I first came across The Madness of Lord Ian Mackenzie when Jennifer Ashley spoke last year to our local RWA chapter.  (I am in awe of her energy and drive.)  I’m sorry it took me several months to get to it, because it’s a fine book.  I only know a little about autism from reading articles and talking with a friend who’s son has Asperger Syndrome, but clearly Ashley has done her research.  I am impressed by how well she portrayed the hero’s autistic characteristics while making him an admirable and desirable hero.

The heroine, Beth, is also well drawn.  Her unusual background makes her a perfect match for Ian.  Their interaction is both funny and touching.

I definitely recommend this book.

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Review: Drink of Me and Jacob by Jacquelyn Frank

I’m wrapping up a book binge.  Every now and then, usually between projects, I take a break from my usual routine and just read book after book after book.  This binge started with Jacquelyn Frank‘s Drink of Me (2010).

Ms. Frank is a new author for me even though she’s published ten other books.  The cover for Drink of Me caught my eye with faces silhouetted in iridescent blue, and the inside teaser sealed the deal.

One of the things I like about this book is that she has created a complete alternate world that is different from what I’ve seen before.  (I’m thrilled to see more fantasy oriented paranormal romances making it to the shelves.) She also has taken familiar archetypes and made them new.  I’m not a big fan of vampire stories, but her Sange are not the usual sort of blood drinkers.  Nor are they werewolves even though they have a pack hierarchy.  Frank convincingly makes use of the amnesia ploy, too. One of the heroine’s special skills is not particularly unique, but since she didn’t remember she had it, her rediscovery of it just before it was too late was satisfying.

Drink of Me enjoyably held my attention, so I decided to read one of Frank’s earlier works to see what she’d built her career on.  (What can I say?  I’m a writer, these things are important to me.)  I bought Jacob (2006), the first of the Nightwalkers series.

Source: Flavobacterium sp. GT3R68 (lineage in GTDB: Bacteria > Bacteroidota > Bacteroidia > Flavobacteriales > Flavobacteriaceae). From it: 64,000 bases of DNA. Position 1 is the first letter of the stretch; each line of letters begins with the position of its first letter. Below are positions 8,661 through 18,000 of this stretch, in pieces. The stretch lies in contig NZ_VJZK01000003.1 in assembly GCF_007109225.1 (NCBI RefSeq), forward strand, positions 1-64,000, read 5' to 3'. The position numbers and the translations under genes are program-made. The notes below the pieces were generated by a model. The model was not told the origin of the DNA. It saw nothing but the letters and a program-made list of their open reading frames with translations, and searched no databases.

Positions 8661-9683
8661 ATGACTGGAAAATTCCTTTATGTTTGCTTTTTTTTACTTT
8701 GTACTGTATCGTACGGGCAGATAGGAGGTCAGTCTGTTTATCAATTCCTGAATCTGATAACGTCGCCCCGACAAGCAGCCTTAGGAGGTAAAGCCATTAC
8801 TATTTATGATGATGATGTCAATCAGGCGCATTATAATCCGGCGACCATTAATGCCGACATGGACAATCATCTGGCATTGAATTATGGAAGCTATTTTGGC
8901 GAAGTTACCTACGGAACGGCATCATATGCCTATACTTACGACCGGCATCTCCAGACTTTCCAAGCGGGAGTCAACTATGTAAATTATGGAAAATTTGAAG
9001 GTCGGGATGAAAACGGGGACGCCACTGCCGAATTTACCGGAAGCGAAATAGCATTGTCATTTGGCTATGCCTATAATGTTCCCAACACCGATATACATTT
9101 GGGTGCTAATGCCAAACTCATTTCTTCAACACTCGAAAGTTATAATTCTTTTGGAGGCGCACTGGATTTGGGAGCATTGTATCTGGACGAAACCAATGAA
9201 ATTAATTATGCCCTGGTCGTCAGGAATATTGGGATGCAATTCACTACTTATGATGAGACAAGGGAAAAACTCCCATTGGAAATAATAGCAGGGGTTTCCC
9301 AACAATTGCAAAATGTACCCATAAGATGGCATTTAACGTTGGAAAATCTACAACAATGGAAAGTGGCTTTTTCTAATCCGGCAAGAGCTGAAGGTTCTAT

Jacob is what I think of as being a more typical paranormal romance.  The eponymous hero is a demon, one of the Nightwalker races which include vampires and werewolves, but who are misunderstood by humans.  They’re really nice guys at heart.  The heroine is our “average girl” when we meet her, and asks all the questions the reader wants answers to.

One of the things that is typical to this sub-genre is the biological compulsion the protagonists felt.  I wrote about this in an earlier post “Why Isn’t Free Will Sexy?” Frank overcame my reservations on this score in two ways.  One, though her characters were clearly drawn to each other to an unusual degree, neither of them knew why until fairly late in the book.  There was no manipulation of one by the other, and no secrets being kept.  Two, and most important, their interaction, their dialogue, made them real and appealing.  They became more than their archetypes.

One touch I loved was that the demons were happy about the rise of Christianity, because it nearly eliminated the use of magic, and more specifically, the necromancers who summon demons against their will.  Another thing to recommend the book:  Frank writes excellent sexual tension and well-developed love scenes.  As I mentioned in “Reading Like a Writer,” some books are worth learning from.  For me, Jacob is worth studying for that alone.